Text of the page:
'I don't want to raise my kids in America, it's unsafe' - Lindsay Myeni wants SA citizenship

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Lindsey Myeni, the wife of KZN born Lindani Myeni at his memorial in Empangeni.
Lindsey Myeni, the wife of KZN born Lindani Myeni at his memorial in Empangeni.
KZN government
  • The wife of Lindani Myeni wants to move to SA to raise her children.
  • She says, after the shooting and killing of her husband by US police, she is afraid for her children's safety.
  • She is seeking the help of the government to become a SA citizen.

The wife of Lindani Myeni wants to raise her children in South Africa because she does not believe it is safe for black children in the United States.

Myeni, a South African, was shot dead by police in Hawaii.

"We always wanted flexibility to be in whichever country the kids can prosper most and, right now, I feel like this is the safest country for them. I don't want to raise kids that are considered black in America, where clearly it's not safe," Lindsay Myeni said on Thursday.

She was speaking at the memorial service for her husband in Empangeni, KwaZulu-Natal.

Lindsay said her plan is to bring her children to South Africa because she believes they could be targeted by police in the US.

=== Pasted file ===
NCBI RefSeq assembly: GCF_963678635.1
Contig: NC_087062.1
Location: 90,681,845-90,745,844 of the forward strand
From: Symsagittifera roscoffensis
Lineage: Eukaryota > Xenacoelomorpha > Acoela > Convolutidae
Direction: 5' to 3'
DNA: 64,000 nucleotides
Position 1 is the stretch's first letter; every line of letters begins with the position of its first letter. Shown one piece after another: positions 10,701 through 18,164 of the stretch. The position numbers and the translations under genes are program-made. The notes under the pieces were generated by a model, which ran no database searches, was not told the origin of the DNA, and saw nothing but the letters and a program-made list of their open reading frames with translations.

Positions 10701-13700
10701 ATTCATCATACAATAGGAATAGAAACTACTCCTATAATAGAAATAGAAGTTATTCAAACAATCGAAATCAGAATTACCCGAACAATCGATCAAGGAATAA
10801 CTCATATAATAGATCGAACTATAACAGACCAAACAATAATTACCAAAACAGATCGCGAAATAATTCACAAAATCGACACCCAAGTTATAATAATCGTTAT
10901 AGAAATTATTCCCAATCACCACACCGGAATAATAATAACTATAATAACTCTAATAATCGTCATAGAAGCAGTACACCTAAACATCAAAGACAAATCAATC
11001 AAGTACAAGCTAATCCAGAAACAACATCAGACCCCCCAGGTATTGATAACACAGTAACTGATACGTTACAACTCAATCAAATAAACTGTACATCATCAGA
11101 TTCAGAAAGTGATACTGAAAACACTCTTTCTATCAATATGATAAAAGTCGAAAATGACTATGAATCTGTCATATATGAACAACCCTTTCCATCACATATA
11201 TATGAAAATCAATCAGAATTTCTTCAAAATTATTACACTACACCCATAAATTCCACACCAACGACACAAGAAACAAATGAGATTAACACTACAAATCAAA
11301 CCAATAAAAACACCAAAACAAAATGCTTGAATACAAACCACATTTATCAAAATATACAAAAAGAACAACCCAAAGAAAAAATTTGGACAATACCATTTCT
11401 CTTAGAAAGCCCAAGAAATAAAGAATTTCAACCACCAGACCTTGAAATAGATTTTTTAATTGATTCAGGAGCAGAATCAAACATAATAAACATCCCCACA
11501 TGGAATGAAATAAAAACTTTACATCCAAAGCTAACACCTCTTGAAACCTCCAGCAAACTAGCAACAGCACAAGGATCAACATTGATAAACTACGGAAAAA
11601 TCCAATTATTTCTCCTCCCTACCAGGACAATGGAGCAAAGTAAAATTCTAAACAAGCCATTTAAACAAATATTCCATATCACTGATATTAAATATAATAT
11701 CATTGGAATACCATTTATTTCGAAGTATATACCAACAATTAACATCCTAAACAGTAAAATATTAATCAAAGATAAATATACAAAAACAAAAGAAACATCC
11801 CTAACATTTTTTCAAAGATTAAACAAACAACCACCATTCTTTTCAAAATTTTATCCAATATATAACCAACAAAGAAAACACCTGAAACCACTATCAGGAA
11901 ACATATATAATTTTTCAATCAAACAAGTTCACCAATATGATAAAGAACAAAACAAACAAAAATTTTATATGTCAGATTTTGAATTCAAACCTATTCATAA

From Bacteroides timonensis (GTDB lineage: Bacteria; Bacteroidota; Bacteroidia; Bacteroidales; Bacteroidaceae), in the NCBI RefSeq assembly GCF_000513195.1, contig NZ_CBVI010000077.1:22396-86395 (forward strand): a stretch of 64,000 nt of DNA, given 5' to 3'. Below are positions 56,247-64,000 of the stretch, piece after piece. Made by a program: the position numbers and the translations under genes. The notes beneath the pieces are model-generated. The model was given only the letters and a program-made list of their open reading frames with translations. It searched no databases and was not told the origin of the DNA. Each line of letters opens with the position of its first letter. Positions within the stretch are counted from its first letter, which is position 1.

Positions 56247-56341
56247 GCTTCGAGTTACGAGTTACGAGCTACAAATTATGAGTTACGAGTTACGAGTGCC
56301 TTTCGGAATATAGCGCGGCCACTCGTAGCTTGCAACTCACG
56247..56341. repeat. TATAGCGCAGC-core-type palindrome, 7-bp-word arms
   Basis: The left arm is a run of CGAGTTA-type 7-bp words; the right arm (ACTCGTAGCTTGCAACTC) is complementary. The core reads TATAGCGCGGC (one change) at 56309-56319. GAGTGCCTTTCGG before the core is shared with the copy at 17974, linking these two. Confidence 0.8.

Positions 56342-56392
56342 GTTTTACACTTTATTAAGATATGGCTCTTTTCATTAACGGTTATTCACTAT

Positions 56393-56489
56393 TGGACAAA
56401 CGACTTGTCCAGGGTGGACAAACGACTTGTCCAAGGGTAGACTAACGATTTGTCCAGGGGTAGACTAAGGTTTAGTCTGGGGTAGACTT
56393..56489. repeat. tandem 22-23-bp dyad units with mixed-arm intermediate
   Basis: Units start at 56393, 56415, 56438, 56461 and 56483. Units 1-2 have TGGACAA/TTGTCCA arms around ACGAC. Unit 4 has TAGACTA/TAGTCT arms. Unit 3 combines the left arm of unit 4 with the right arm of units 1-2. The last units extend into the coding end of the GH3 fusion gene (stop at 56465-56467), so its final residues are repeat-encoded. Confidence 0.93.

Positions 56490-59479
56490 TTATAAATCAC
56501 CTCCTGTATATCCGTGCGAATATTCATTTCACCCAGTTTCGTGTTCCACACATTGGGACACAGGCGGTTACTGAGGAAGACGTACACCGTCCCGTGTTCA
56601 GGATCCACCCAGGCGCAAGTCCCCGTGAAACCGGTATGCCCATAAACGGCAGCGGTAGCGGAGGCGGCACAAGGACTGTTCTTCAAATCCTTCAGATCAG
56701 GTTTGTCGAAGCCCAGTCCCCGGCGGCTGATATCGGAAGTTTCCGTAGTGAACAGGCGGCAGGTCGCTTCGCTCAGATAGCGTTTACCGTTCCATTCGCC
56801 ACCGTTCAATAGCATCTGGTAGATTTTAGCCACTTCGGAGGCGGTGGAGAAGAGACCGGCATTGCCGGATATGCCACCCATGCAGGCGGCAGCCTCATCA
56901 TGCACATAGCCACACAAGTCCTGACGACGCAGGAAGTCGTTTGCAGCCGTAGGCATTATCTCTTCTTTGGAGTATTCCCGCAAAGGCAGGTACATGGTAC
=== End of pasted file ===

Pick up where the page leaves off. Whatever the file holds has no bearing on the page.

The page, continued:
"My next steps, honestly, to get help from the SA government... to get me citizenship, so I can stay in my children's home country, without my husband. People think when you're married, citizenship to each other's countries is automatic, but it takes five years each side for him to be a citizen of my country and me of his.

She said that, thus far, the US government and other authorities were not helpful.

"USA government has not given any support, not even a comment, nothing. The mayor in Honolulu also has no response. He knows the police department are in trouble, so I'm guessing there's not much for him to say, without making them look bad.

"We are still suing the Honolulu PD [police department] and waiting for them to give back his cellphone, his clothes, his headband."

ALSO READ | 'He was a pure soul' - Lindani Myeni remembered by friends and family

Lindsay said she had always felt welcomed and loved by locals and the Zulu nation.

"The family, friends and neighbours have been so overwhelmingly supportive and loving. Zulu people know the true sense of family, more than other cultures, they know how to make someone feel warm and welcomed."

She said the trauma of the incident might only hit her by the weekend.

"I think the actual reality of everything won't hit until everybody goes home, and things subside. Right now, we are all staying in one house, and are together and close. Come Sunday, the reality is going to hit. I need to decide what am I doing with the kids."

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